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Arctic Passage: Up Close and Personal


Want to sit down and eat with Polar Bears? The Henry Vilas Zoo lets you do just that at the Glacier Grille. Glacier Grille is the only restaurant in North America where you can eat with the Polar Bears. Arctic Passage, the zoo’s newest exhibit that opened last summer, gives patrons an up close view of our neighbors from the north like you have never seen.

Ronda Schwetz, the zoo director at Henry Vilas zoo, describes the arctic passage as “An exhibit that we have created in hopes to get families closer with the animals.”

Patrons of all ages get the chance to be up close and personal with the three-year-old twin polar bears, Sakari and Suka, both on land and down below as they dive through the water.

Morning swims are a particular favorite for the twins if you want to see them enjoy some time in the pool. “Doing rounds in the morning, I see Sakari diving into the water coming to say ‘Hello’ to me as he swims past the glass” Schwetz says describing one of her favorite parts of her job.

One of Schwetz’s favorite attractions is the Tundra Buggy, which is a retired arctic expedition vehicle that has been donated by Northern Frontiers to the zoo.

The harbor seals have been moved across the zoo to the Arctic Passage. Home to the oldest harbor seal in captivity, Betty, her daughter Lucy, and newcomer, King Julian, these playful seals can be found swimming throughout the day.

Next door, Ash and Lexi are orphan Grizzly cubs from Wyoming. Before they made their journey to Madison, they lived in an area too harsh for their survival.  Their family was too close to human contact as they found themselves falling into traps after digging through the garbage. This prompted their need for a new home.

The zoo prides itself in adopting these orphans, along with all rescued and new born animals, to their new home. Henry Vilas Zoo is in a class of its own in terms of taking care of their animals. The zoo is an AZA accredited zoo, one of only ten free zoos to achieve this accreditation in North America.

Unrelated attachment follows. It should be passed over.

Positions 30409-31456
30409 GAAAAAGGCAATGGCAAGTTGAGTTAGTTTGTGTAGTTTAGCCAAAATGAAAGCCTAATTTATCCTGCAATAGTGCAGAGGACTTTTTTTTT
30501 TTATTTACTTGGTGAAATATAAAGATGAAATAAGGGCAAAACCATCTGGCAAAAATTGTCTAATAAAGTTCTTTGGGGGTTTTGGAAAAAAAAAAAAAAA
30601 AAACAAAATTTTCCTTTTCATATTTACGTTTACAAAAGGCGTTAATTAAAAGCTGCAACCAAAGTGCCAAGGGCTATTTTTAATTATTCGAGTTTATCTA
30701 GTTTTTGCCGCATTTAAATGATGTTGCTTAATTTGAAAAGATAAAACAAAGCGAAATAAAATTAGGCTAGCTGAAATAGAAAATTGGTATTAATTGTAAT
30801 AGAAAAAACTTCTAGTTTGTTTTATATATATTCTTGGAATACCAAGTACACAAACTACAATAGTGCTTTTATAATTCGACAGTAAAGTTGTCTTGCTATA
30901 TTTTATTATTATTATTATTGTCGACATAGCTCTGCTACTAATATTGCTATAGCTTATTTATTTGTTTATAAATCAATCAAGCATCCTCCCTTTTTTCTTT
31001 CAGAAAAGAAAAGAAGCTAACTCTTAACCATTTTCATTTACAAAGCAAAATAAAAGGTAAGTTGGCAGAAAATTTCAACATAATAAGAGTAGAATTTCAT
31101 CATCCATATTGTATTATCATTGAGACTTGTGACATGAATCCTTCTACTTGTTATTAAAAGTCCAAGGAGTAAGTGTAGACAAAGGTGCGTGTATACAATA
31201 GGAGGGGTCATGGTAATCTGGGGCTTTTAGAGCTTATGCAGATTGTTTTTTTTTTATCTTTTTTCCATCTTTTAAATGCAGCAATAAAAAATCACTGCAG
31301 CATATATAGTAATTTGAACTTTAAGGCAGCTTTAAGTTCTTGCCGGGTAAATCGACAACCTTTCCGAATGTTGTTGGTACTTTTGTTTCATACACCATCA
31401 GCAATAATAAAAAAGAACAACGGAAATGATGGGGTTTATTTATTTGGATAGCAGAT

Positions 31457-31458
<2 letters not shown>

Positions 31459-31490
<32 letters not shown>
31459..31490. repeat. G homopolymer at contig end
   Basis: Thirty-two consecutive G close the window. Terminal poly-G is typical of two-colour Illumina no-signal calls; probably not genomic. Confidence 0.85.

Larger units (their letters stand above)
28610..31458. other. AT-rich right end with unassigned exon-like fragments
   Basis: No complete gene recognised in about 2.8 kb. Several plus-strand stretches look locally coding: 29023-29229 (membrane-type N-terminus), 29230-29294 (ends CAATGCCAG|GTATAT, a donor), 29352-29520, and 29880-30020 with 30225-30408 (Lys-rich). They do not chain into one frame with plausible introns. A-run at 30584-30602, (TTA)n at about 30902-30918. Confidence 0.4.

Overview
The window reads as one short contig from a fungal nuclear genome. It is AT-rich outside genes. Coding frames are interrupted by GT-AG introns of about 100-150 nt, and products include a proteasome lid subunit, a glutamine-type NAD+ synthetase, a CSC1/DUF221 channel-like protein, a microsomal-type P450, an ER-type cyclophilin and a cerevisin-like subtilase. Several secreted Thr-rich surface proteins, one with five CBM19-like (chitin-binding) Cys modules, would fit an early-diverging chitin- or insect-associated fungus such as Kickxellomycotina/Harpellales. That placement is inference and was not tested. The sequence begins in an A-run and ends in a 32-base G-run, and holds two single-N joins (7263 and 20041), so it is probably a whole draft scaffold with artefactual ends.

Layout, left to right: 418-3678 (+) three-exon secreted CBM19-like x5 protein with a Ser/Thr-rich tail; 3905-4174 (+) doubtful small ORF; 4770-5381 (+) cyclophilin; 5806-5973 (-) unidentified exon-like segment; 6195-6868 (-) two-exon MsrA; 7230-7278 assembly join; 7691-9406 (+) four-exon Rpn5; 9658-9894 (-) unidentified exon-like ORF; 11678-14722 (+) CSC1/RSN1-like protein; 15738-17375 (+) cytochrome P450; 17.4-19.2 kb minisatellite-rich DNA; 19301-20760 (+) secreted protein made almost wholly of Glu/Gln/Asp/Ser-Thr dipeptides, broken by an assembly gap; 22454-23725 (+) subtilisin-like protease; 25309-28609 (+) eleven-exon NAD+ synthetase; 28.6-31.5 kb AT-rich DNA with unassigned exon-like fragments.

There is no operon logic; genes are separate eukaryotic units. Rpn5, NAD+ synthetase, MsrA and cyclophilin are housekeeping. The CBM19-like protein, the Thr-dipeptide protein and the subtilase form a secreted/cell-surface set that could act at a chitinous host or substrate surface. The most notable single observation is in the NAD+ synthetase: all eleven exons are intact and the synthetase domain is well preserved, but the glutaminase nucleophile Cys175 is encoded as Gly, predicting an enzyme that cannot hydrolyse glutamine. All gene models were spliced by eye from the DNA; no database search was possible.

Many of these types animals featured in the arctic passage are currently struggling to adapt to climate changes in the arctic and across the globe. Shrinking ice caps and forests push these animals to their limits to survive.

Education is highly important in changing these natural habitats which is why the zoo has scattered lessons and information across the exhibit. These lessons emphasize the idea to be environmentally conscious. The zoo balances the fun of the exhibit with their advice on how they conserve energy and how you can too. The zoo uses solar panels and a saltwater storage system to save over two million gallons of water a year. “Arctic passage is the vision to what we want to do with the rest of the zoo” Schwetz emphasized.

Thanks to generous donations and fundraises, future additions, much like Arctic Passage, are on their way as they open the Heritage Exhibit this fall. This exhibit is set to show off some of Wisconsin’s iconic wildlife. Henry Vilas Zoo has collaborated with the University of Wisconsin to bring badgers, Bucky, and two new brothers, Dekker and Kaminsky, to the zoo.

Along with the badgers, the zoo will present one of Wisconsin’s greatest success stories, the Sandhill Cranes. These elegant birds have made a triumphant return to Wisconsin since their endangerment in the 1970’s. “Numbers were dangerously low and everyone came together in the 70’s, which has brought the population to 650,000 cranes,” Schwetz explained.

The Henry Vilas Zoo offers a lot more than just the Arctic Passage and Heritage Exhibit. They also have exhibits like the Tropical Rainforest Aviary, Big Cats Exhibit, the Primate House, and a few others. The zoo is a great way to spend an afternoon for free.

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